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      Lunar Laser-Ranging Detection of Light-Speed Anisotropy and Gravitational Waves

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          Abstract

          The Apache Point Lunar Laser-ranging Operation (APOLLO), in NM, can detect photon bounces from retro-reflectors on the moon surface to 0.1ns timing resolution. This facility enables not only the detection of light speed anisotropy, which defines a local preferred frame of reference - only in that frame is the speed of light isotropic, but also fluctuations/turbulence (gravitational waves) in the flow of the dynamical 3-space relative to local systems/observers. So the APOLLO facility can act as an effective "gravitational wave" detector. A recently published small data set from November 5, 2007, is analysed to characterise both the average anisotropy velocity and the wave/turbulence effects. The results are consistent with some 13 previous detections, with the last and most accurate being from the spacecraft earth-flyby Doppler-shift NASA data.

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          APOLLO: the Apache Point Observatory Lunar Laser-ranging Operation: Instrument Description and First Detections

          A next-generation lunar laser ranging apparatus using the 3.5 m telescope at the Apache Point Observatory in southern New Mexico has begun science operation. APOLLO (the Apache Point Observatory Lunar Laser-ranging Operation) has achieved one-millimeter range precision to the moon which should lead to approximately one-order-of-magnitude improvements in the precision of several tests of fundamental properties of gravity. We briefly motivate the scientific goals, and then give a detailed discussion of the APOLLO instrumentation.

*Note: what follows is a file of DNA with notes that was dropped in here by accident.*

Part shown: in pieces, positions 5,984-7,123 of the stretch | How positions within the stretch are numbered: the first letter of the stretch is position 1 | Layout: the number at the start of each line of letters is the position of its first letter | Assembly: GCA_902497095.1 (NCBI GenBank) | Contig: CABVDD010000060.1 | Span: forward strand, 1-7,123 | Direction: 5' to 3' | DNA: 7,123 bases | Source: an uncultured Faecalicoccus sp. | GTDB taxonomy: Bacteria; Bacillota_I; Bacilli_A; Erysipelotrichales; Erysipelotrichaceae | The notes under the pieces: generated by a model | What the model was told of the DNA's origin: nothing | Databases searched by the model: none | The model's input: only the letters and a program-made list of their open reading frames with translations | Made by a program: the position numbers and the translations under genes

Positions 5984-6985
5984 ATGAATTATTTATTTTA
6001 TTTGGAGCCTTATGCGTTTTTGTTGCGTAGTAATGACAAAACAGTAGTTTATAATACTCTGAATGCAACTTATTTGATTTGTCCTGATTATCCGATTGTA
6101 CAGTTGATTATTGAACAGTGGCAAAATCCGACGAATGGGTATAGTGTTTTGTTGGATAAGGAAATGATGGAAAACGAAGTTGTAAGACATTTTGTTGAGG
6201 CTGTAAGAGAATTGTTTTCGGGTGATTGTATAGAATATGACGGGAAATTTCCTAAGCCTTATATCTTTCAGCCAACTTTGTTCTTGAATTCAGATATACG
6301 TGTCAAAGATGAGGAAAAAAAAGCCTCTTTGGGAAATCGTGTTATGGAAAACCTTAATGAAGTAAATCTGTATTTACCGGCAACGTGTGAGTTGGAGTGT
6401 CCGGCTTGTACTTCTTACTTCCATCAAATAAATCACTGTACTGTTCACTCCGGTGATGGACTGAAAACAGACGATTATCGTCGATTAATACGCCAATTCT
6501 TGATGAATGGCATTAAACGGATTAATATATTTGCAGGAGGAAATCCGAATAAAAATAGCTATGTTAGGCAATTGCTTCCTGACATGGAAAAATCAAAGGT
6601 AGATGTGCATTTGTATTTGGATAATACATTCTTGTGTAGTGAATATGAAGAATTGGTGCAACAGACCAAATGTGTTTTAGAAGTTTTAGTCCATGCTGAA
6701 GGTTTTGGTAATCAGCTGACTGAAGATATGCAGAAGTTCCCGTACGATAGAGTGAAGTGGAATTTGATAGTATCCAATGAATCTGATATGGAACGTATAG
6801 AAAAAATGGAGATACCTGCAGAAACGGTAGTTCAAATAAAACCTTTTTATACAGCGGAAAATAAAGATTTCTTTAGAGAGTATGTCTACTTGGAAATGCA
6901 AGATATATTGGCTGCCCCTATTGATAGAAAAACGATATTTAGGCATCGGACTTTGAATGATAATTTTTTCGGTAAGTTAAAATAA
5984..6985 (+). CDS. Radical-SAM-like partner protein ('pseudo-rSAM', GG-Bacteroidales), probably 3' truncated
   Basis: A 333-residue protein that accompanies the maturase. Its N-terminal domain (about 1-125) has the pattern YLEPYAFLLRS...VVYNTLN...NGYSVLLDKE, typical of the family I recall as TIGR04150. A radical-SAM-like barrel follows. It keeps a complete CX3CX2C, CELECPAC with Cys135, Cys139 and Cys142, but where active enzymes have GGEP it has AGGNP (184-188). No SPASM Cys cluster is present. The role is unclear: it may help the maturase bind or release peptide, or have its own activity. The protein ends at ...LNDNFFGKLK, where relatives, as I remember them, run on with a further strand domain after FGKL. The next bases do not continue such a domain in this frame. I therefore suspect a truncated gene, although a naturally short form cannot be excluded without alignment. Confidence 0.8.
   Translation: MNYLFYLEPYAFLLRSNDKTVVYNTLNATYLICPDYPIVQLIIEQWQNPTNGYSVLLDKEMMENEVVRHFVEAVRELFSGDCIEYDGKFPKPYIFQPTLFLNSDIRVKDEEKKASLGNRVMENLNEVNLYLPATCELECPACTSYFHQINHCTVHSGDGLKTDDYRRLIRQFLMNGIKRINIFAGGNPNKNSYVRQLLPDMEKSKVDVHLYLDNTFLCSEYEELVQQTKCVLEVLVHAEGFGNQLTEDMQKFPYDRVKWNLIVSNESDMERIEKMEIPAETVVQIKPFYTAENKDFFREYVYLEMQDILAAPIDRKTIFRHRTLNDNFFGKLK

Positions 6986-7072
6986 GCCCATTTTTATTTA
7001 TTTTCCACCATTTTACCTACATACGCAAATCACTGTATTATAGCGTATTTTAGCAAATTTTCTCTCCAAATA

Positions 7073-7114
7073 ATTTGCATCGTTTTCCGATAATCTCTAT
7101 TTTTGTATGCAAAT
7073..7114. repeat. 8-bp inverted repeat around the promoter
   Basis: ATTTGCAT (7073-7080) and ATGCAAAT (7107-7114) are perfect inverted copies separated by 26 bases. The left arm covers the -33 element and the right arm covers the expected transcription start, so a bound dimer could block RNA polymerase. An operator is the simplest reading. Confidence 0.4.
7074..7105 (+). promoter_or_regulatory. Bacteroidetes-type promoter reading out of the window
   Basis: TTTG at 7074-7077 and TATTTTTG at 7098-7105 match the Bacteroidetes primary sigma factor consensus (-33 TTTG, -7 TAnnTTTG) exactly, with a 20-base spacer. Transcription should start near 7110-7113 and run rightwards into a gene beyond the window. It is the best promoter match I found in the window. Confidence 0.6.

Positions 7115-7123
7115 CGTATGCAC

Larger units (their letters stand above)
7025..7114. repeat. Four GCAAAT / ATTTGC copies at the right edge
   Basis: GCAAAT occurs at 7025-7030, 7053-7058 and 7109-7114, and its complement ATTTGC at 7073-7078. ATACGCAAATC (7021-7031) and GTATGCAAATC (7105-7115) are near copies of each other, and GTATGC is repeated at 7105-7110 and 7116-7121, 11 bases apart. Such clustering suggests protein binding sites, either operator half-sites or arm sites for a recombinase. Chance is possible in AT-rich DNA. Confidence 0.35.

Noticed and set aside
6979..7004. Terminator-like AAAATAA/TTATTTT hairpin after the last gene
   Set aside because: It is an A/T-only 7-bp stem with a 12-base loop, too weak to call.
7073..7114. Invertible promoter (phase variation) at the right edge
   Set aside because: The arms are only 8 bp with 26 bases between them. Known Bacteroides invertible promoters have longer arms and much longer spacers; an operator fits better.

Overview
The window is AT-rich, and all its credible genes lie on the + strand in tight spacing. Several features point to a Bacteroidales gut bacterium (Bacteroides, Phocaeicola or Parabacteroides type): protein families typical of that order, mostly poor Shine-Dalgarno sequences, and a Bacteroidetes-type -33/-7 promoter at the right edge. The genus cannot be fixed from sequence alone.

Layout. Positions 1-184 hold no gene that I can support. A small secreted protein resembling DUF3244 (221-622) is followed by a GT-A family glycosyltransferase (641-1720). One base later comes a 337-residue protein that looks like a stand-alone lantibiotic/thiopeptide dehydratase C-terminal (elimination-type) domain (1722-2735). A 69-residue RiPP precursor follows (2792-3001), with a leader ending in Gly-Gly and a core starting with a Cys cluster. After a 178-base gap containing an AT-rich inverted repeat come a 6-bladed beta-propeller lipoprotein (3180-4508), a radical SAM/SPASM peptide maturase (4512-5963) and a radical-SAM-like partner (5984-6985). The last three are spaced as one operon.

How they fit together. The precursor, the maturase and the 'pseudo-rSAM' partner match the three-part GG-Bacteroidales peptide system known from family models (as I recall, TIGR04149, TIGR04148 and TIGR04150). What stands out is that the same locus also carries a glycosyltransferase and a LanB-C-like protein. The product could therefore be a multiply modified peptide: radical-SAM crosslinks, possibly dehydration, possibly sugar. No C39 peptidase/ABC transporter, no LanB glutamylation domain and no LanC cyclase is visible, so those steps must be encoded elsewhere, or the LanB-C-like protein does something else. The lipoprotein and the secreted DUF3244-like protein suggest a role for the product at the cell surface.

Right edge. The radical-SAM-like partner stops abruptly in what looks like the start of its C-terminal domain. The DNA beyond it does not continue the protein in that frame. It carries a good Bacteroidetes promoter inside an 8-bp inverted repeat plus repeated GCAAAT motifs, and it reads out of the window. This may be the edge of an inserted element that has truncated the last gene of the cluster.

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            Author and article information

            Journal
            2010-01-14
            2010-02-03
            Article
            1001.2358

            http://arxiv.org/licenses/nonexclusive-distrib/1.0/

            Custom metadata
            Prog.Phys.2010:2.31-2.35, 2010
            7 pages, 3 figures. Minor changes. Appendix added
            physics.gen-ph

            General physics

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